End users do not necessarily know or care about the physical location of the databases that comprise the system.
Data is retrieved without any specific reference to the physical sites.
Oracle Net8 accomplishes this through the use of transparent service names that hide the IP address, protocol, and remote database name.
In its most basic form, SQL*Net is a software tool that enables a network of Oracle clients and servers to communicate transparently on top of
any underlying network topology or protocol via SQL.
Although SQL*Net is a very robust and sophisticated tool, you must appreciate the inherent complexity that accompanies its flexibility.
This article provides a no-nonsense overview of the SQL*Net architecture.
All of the examples are based on Unix.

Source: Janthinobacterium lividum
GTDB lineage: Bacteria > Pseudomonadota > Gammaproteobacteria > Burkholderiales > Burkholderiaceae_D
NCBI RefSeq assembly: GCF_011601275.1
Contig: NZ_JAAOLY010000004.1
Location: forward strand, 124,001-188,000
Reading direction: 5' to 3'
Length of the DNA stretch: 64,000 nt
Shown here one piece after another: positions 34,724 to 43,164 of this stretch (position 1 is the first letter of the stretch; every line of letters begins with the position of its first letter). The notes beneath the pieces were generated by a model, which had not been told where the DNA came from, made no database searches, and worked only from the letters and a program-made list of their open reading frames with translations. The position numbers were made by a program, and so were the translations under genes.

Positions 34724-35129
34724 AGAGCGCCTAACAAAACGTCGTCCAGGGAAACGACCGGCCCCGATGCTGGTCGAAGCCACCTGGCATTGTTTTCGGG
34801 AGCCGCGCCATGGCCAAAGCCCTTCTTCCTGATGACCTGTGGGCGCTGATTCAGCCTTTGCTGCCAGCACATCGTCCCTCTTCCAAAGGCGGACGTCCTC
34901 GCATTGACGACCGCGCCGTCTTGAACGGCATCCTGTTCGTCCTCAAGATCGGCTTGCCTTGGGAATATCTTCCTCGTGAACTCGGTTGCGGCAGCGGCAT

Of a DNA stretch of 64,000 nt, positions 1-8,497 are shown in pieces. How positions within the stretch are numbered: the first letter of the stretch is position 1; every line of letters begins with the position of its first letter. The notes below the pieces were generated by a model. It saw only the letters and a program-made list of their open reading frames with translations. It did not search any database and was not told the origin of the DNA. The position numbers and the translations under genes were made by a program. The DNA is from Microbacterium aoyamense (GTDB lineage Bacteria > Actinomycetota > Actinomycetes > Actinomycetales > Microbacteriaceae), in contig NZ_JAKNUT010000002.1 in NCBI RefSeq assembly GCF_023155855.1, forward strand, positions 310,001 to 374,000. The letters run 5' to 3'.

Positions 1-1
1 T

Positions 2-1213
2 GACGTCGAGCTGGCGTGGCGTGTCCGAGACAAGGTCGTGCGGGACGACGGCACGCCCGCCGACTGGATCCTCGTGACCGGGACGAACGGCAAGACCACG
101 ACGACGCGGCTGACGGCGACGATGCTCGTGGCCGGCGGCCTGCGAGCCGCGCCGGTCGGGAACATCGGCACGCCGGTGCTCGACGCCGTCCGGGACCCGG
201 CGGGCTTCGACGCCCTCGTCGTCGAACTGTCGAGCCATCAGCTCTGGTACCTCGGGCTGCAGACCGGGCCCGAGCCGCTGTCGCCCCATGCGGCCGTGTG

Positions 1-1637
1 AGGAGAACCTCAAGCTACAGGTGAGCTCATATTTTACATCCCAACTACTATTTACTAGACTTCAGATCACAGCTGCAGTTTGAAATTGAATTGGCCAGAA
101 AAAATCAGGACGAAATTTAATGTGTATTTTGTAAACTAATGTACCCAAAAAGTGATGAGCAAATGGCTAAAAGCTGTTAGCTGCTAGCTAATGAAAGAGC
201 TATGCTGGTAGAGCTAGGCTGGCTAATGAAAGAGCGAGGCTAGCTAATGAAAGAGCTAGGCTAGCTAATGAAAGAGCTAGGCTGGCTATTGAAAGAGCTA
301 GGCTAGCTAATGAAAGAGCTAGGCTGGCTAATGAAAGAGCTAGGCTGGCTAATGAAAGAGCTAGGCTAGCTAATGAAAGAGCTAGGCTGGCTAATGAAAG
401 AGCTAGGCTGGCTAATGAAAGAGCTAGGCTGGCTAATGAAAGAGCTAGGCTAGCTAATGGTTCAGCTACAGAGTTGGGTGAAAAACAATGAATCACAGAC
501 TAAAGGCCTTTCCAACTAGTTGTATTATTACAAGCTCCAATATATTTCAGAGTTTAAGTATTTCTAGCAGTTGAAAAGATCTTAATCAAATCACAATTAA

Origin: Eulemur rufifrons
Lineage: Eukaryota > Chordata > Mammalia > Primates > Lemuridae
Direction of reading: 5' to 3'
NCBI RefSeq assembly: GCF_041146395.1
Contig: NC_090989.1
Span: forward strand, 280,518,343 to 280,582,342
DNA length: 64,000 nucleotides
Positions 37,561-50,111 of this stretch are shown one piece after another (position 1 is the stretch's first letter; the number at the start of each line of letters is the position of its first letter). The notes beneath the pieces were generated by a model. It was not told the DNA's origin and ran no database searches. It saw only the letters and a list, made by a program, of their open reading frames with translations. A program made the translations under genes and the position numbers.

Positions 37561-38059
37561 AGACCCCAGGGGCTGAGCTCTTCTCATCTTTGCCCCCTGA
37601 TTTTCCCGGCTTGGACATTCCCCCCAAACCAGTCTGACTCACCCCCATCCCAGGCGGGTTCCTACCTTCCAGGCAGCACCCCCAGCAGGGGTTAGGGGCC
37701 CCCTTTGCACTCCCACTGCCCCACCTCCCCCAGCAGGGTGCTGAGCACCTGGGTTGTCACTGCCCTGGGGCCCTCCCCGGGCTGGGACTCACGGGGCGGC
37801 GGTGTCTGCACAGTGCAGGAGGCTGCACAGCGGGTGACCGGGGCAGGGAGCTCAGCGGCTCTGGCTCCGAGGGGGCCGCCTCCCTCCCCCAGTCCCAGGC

SQL*Net is not easy to install.
You need the following files on the server side in order to operate SQL*Net 2.0 on a Unix system:
Location transparency, or location independence, means that neither applications nor users need to know the actual location of the
- views, or
- stored procedures
they are accessing. Oracle provides support for location transparency
by means of database links and synonyms.
Suppose that the fictitious Bigwheel Bicycle company wants to make its PRODUCTS table visible to its sales site,
while the actual table resides at the headquarters site.
We can configure the sales sites so that a reference to PRODUCTS maps to the table in the headquarters site by creating a database link from
PSLS.BIGWHEEL.COM to PHQS.BIGWHEEL.COM and creating a synonym for the remote object: